Last month, we summarised how the Dubai government's Decree 34 of 2021 concerning the Dubai International Arbitration Centre is reforming Dubai’s arbitration landscape.
To recap, on 20 September 2021 (the Effective Date), the Dubai International Financial Centre (DIFC) Arbitration Institute was dissolved, and by extension, so was the DIFC-LCIA Arbitration Centre – a joint venture between the DIFC Arbitration Institute and the London Court of International Arbitration (LCIA). In the coming months, the DIFC Arbitration Institute's former operations will merge with the existing Dubai International Arbitration Centre (DIAC) to create a unified global arbitration hub for Dubai.
Here, we focus on how Decree 34 affects those parties with agreements resorting to arbitration under the Rules of the DIFC-LCIA Arbitration Centre (DIFC-LCIA Arbitration Agreement(s)).
Article 6(a) indicated that DIFC-LCIA Arbitration Agreements signed before the Effective Date will be valid, however, the DIAC will replace the DIFC-LCIA in considering and determining any arbitrations brought under those agreements.
Article 6(b) provided that only those DIFC-LCIA arbitrations in which a tribunal had been formed as at the Effective Date would continue uninterrupted under the DIFC-LCIA Rules. The DIAC would, however, replace the DIFC-LCIA in supervising those cases.
Article 8(c) further stated that the DIFC-LCIA Rules would remain in full force and effect to the extent that they do not contradict the Decree, until the DIAC approves new arbitration rules.
At the time of the announcement, we felt that Decree 34 required clarification surrounding the interplay with the DIFC-LCIA, including what would happen in circumstances where:
The DIFC has now issued a helpful press release about Decree 34, which allows us to address the above issues:
The Dubai government’s Secretary General of the Supreme Legislation Committee has apparently endorsed the press release, stating: "The arrangements agreed with LCIA… are fully within the remit of the Decree and fully supported by us."
The DIFC Proposal appears to clarify (and possibly modify) Article 6(b) of Decree 34, which is likely to please parties who were in the initial stages of DIFC-LCIA proceedings as of the Effective Date. All DIFC-LCIA arbitrations registered prior to the Effective Date – not just those where a tribunal has been formed – will now be administered by DIFC-LCIA personnel in accordance with the DIFC-LCIA Rules. The LCIA will now administer those arbitrations and not the DIAC.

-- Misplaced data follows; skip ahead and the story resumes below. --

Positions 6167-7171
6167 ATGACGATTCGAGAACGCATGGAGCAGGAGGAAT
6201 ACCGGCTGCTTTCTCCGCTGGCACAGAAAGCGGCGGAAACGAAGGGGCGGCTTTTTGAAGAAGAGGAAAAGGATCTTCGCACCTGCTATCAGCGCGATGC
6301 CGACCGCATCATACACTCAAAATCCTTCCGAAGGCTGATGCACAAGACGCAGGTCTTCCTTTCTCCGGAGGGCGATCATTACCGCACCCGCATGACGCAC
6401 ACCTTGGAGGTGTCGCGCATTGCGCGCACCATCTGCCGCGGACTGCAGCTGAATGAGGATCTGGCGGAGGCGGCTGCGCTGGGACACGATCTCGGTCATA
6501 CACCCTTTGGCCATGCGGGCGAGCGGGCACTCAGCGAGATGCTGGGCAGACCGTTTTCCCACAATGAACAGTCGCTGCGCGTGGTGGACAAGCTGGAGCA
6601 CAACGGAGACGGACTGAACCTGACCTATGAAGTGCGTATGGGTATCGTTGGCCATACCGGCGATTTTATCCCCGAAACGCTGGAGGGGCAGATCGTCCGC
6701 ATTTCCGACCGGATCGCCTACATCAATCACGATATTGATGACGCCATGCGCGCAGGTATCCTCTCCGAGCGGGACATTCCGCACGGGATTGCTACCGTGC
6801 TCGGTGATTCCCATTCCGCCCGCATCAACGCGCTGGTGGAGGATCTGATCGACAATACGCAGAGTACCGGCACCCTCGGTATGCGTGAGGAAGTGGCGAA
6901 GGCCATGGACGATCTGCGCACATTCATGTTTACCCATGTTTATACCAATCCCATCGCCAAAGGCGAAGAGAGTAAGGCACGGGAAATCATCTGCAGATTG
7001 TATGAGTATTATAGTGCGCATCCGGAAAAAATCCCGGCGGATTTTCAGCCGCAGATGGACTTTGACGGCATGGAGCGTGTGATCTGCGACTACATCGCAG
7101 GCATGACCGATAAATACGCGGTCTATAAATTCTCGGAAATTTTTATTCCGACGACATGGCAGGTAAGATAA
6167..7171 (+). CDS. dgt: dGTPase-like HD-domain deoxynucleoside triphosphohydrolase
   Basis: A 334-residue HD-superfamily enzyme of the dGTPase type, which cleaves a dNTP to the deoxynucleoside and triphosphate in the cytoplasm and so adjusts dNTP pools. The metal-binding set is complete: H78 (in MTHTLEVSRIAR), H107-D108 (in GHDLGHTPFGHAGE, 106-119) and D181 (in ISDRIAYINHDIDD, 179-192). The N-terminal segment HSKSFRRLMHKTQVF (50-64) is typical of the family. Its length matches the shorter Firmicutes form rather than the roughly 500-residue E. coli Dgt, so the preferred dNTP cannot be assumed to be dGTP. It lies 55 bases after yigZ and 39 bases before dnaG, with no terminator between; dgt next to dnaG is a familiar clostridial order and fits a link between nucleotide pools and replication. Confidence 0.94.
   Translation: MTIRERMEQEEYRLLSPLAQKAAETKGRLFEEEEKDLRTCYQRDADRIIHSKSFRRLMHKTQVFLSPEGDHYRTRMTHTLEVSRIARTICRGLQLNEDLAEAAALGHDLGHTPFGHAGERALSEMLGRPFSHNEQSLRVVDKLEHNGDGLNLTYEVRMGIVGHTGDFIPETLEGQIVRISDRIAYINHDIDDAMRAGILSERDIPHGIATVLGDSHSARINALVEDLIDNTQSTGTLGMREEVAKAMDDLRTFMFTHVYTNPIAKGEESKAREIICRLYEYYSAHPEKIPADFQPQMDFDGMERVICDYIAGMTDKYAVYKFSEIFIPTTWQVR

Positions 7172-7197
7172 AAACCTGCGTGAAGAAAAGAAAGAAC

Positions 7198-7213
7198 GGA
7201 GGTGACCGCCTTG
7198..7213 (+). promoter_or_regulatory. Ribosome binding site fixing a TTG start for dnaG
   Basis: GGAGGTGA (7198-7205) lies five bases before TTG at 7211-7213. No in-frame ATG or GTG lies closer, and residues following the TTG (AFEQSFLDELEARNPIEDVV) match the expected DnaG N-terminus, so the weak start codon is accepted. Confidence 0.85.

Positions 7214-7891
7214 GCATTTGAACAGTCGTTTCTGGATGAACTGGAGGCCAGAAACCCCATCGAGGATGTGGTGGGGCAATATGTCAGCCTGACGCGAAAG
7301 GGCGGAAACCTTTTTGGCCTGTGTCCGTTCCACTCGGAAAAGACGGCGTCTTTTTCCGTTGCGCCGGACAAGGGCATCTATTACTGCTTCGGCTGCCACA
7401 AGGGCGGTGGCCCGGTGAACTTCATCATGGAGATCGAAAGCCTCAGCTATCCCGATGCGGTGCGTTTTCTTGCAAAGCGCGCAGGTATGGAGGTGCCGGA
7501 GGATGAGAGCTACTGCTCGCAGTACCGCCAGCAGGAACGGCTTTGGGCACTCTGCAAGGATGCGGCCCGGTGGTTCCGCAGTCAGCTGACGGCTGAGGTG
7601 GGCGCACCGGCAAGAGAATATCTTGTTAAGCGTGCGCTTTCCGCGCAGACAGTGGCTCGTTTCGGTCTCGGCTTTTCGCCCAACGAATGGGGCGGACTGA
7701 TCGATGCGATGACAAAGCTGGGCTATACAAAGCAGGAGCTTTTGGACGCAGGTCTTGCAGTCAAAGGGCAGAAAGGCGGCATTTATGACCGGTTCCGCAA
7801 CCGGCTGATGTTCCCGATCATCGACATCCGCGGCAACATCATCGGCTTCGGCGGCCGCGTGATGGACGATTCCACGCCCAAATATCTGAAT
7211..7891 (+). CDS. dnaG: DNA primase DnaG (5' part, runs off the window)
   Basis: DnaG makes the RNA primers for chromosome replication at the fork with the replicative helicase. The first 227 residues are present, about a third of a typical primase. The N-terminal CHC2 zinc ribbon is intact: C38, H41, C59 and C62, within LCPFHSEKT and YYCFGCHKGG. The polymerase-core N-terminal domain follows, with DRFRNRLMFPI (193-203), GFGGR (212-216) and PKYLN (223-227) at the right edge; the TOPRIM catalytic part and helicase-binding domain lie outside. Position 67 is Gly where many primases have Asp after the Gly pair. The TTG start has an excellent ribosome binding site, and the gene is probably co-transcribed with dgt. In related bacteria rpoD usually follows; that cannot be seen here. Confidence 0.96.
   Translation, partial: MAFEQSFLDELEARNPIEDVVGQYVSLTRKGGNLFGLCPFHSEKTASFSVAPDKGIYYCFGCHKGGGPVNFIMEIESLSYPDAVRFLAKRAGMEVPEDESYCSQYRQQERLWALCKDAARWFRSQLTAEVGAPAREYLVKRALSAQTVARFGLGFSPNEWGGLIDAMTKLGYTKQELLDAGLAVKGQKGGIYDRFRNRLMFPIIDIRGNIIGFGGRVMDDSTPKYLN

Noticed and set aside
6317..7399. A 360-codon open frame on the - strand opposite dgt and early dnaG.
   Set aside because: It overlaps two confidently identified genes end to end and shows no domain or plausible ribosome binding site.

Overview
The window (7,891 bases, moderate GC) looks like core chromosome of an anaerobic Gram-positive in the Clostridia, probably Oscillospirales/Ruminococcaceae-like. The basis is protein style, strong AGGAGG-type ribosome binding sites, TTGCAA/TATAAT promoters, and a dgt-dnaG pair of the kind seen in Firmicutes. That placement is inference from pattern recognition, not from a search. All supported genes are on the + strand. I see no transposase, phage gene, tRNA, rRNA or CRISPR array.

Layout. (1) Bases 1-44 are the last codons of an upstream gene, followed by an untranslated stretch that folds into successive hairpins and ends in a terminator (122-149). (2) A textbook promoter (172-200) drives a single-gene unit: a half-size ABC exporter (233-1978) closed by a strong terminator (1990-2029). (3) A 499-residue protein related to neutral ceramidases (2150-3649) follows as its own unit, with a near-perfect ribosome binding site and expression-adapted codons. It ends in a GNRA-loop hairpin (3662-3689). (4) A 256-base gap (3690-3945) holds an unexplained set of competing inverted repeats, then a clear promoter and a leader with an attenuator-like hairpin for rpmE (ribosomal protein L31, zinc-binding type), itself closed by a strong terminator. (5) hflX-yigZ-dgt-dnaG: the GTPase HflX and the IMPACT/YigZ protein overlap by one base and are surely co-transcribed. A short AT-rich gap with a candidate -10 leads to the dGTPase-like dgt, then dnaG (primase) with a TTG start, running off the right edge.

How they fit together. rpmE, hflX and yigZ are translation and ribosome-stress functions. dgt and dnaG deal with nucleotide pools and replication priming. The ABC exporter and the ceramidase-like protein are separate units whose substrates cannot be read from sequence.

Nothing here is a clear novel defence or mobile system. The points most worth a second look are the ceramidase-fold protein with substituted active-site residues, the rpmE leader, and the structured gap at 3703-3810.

For those DIFC-LCIA arbitrations registered after the Effective Date, the DIAC will administer the case but, notably, this will be done under the DIAC Rules. We initially anticipated that the DIAC (through the DIFC-LCIA personnel) would administer those disputes using the DIFC-LCIA Rules, at least until new DIAC Rules were issued to take account of the differences with the DIFC-LCIA Rules, including whether legal costs are recoverable (see Art. 8(c)). However, parties to DIFC-LCIA Arbitration Agreements may now be concerned about bringing a case under the current DIAC Rules given the differing procedures.
We believe a revision to the DIAC Rules is needed urgently so that potential claimants are not deterred from pursuing a viable claim under their DIFC-LCIA Arbitration Agreements. Alternatively, where possible, now would be a good time for parties to revisit their DIFC-LCIA Arbitration Agreements and agree a different approach.
Finally, our understanding of Article 6(a) following the DIFC’s press release is that DIFC-LCIA Arbitration Agreements agreed after the Effective Date will be invalid and ineffective. Those parties must look to draft alternative jurisdiction clauses/agreements so that they do not incur significant cost and delay in the future when questioning which forum has jurisdiction to hear the dispute.
We welcome the DIFC clarifying Decree 34’s interplay with the DIFC-LCIA. That said, we hope to see the current DIAC Arbitration Rules revised as soon as possible to strike a balance with the outgoing DIFC-LCIA Rules. In the meantime, parties to DIFC-LCIA Arbitration Agreements need to urgently consider the validity and potential effect of those agreements. To avoid future surprises, we encourage those parties to seek a review and take advice on how Decree 34 might affect them.
To discuss the issues raised in this article in more detail, reach out to a member of our Disputes & Investigations team.